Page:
Human genomes contain more than three billion nucleotides, but less than two percent of them actually code for proteins. Initially, the other 98+ percent was considered “junk DNA.”
In time, new data emerged showing that a large majority of the genetic variants associated with complex diseases are in non-coding regions. Many non-coding regions are therefore very important in health and disease, but how do they contribute to a disease if they don’t change a protein sequence or affect its function?
To learn more about the mechanisms involved, a team of researchers led by Rahul Roychoudhuri, Ph.D., of the Babraham Institute (Cambridge UK), and including Derya Unutmaz, M.D.Researches the mechanisms of human T cell differentiation, activation and regulation in the contexts of normal immune response, diseases and aging.Derya Unutmaz, M.D.,
of The Jackson Laboratory (JAX), investigated a particular spot in the genome, at human chromosome 11q13.5 to be precise. Nucleotide variation there is significantly associated with susceptibility to autoimmune and allergic conditions, including inflammatory bowel disease (IBD), type 1 diabetes, asthma and more. The researchers identified a highly similar region in the mouse genome, providing the opportunity to study the molecular pathways underlying the increased risk for autoimmune disorders. In the article “The 11q13.5 immune disease risk locus contains a distal enhancer required for Treg-mediated suppression of gut inflammation,” published in Nature, they show that the region plays an important role in the system of immune checks and balances that guards against excessive immune activity.
Using CRISPR/Cas9-based genome editing methods, Roychoudhuri and the research team generated mice that lacked the non-coding region associated with autoimmune risk. The knockout mice were similar in physical traits and immune function to wild-type mice under normal conditions. But when challenged with dextran sulphate sodium (DSS), which is used to trigger gut inflammation and model colitis in mice, the knockout mice were affected at doses that didn’t trigger a significant response in wild-type mice. Investigating further, they found increased inflammatory signaling and greater frequencies of conventional T cells in the gut tissues of the knockout mice. There was no change in anti-inflammatory signaling or in regulatory T cell (Treg) populations, which suppress unwanted or excessive immune responses, however, showing that the normal balance between immune activity and inhibition had been lost.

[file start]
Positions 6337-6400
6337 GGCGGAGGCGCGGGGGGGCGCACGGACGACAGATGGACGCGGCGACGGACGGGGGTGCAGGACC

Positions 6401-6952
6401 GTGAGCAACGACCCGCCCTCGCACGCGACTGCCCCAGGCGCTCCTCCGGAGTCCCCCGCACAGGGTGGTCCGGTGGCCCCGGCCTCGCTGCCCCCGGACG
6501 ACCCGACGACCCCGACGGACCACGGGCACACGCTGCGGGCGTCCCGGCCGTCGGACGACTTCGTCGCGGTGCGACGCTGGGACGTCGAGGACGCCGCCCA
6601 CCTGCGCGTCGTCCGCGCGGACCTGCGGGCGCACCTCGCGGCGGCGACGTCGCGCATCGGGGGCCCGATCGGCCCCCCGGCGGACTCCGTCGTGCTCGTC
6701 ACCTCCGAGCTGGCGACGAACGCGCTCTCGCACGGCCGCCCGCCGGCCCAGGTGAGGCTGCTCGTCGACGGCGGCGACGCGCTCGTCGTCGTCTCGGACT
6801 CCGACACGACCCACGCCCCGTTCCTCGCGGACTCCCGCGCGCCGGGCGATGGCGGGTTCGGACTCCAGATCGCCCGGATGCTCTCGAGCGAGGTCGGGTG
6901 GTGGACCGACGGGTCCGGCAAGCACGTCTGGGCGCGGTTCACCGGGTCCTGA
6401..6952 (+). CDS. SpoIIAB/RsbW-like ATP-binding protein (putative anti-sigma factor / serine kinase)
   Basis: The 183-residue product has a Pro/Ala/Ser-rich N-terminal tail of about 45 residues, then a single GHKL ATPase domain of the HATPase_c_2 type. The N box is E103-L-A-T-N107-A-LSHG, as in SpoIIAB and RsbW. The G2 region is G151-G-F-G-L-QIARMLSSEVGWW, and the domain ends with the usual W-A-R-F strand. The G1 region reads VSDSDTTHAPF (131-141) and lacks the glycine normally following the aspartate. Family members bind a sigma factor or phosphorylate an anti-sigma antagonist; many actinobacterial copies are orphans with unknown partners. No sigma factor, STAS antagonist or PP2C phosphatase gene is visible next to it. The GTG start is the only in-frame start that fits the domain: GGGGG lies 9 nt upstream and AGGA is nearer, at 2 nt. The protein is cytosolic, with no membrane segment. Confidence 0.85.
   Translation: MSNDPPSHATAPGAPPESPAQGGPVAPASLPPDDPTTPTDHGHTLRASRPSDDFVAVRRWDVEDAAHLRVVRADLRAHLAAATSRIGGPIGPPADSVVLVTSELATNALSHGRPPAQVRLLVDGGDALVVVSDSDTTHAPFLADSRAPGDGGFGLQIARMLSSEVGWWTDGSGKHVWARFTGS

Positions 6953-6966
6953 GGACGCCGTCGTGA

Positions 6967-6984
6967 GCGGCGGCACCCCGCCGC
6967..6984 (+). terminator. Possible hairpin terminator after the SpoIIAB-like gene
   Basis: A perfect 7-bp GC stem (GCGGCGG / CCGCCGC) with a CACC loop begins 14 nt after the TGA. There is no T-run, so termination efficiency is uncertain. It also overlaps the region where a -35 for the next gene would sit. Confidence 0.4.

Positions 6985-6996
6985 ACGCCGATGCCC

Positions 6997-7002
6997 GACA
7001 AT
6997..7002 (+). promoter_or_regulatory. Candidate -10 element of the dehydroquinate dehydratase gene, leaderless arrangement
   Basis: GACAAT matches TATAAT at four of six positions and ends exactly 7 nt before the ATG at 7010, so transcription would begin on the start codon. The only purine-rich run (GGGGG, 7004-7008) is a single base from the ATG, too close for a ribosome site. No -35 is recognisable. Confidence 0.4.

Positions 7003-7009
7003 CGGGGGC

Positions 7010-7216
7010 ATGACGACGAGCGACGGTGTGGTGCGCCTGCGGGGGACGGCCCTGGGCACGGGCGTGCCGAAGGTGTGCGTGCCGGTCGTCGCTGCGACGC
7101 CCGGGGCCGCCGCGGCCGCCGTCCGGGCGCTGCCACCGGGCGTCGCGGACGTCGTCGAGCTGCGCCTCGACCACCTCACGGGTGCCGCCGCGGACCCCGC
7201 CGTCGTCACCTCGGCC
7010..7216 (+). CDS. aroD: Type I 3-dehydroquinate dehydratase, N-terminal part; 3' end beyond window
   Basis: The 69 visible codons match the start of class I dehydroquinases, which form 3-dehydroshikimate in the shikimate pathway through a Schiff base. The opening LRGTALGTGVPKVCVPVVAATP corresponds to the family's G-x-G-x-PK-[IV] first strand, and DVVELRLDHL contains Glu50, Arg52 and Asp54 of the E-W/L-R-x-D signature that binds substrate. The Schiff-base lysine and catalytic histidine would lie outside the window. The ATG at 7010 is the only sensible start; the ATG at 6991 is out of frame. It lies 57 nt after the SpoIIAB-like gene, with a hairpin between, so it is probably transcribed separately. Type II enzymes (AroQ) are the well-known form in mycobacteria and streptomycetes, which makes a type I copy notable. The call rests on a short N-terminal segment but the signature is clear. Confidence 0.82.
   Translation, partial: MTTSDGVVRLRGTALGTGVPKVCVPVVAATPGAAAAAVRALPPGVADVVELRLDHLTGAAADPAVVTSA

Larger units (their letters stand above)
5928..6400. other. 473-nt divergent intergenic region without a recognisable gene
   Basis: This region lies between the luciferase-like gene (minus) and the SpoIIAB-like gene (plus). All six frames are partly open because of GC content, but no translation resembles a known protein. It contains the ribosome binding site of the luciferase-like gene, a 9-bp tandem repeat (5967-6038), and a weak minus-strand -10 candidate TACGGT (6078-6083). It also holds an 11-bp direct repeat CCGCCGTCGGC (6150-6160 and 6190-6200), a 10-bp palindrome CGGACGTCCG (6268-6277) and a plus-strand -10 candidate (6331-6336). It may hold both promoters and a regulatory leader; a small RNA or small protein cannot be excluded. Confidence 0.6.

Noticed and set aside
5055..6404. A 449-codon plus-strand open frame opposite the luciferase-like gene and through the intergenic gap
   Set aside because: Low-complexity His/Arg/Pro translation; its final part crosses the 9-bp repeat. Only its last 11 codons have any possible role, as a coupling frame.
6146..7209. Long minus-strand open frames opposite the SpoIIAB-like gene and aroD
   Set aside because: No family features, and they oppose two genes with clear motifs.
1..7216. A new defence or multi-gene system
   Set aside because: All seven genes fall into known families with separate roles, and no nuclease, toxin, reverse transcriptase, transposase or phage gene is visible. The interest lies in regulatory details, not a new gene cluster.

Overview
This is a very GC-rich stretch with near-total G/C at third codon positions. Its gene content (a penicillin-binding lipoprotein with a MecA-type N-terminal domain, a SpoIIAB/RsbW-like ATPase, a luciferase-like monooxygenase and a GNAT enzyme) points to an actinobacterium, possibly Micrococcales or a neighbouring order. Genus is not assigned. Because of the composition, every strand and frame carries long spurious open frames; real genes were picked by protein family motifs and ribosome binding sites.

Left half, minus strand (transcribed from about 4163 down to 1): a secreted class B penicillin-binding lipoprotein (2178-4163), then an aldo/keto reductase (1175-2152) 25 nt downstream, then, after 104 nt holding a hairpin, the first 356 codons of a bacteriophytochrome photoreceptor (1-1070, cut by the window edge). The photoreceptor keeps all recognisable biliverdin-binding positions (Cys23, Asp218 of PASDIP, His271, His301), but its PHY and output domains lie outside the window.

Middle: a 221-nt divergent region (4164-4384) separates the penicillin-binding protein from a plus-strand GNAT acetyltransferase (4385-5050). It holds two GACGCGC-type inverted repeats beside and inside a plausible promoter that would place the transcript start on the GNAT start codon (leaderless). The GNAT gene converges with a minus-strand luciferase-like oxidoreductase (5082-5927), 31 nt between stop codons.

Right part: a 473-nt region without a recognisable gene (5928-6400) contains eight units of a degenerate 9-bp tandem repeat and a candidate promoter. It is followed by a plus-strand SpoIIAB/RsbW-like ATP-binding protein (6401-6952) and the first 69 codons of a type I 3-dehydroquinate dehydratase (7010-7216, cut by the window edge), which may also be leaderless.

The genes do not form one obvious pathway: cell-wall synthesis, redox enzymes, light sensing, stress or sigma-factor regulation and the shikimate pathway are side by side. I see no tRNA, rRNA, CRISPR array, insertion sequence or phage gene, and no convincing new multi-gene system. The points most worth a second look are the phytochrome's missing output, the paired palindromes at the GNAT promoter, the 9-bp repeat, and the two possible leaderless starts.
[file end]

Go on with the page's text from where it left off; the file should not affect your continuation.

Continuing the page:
Further inquiry showed that the Treg cells in knockout mice had a marked reduction in the expression of a gene, Lrrc32, that encodes a protein called GARP. Previous work by Unutmaz had revealed that when Treg cells are activated they express high levels of GARP on their surface, which in turn indicate increased immune suppressive function. Even though Lrrc32 and the non-coding risk region are not located near each other in the genome sequence, the finding suggested that the risk locus serves as an enhancer for Lrrc32 expression. Variations within the region can lead to lower levels of GARP and an impaired regulation of immune activity, increasing the risk for autoimmunity.
Finally, the researchers in the Unutmaz lab applied these findings from mice to human Treg cell analyses in vitro. They first developed a CRISPR technology that can turn on genes in primary human T cells. Using this technology, they then targeted the exact region of the risk variants in the genome and found that they could turn on GARP expression even in non-Treg cells. This result suggested that the far away enhancer region was able to reorient itself in three dimensions within the genome over the Lrrc32 gene locus. Finally, in experiments using human cells from healthy donors, some with risk variants at 11q13.5 and some without, the team found a significant reduction of GARP expression in Treg cells from subjects with risk variants versus those with non-risk-associated sequences. Together, these profound findings corroborated in vivo results from mice, showing the critical importance of this variant region as an enhancer in tuning GARP expression.
“It was almost a perfect complement between the mouse and human findings, which is quite remarkable,” says Unutmaz. “It shows the power of doing these experiments in both mice and humans, in vivo and in vitro, validating both sets of data.”
The results provide a detailed explanation of how non-coding variants can affect function and susceptibility to disease, and they also provide some intriguing possibilities for therapy targets.
“With autoimmune diseases, you don’t have just one variant that causes a disease,” says Unutmaz. “There’s one hit and another and another, and they combine with environmental factors to increase susceptibility to disease. But if we learn how these variants contribute to risk, maybe we can open a path to develop small molecule or even genetic therapies to address imbalances and prevent or treat these diseases.”
More information is available in the press release from the Babraham Institute.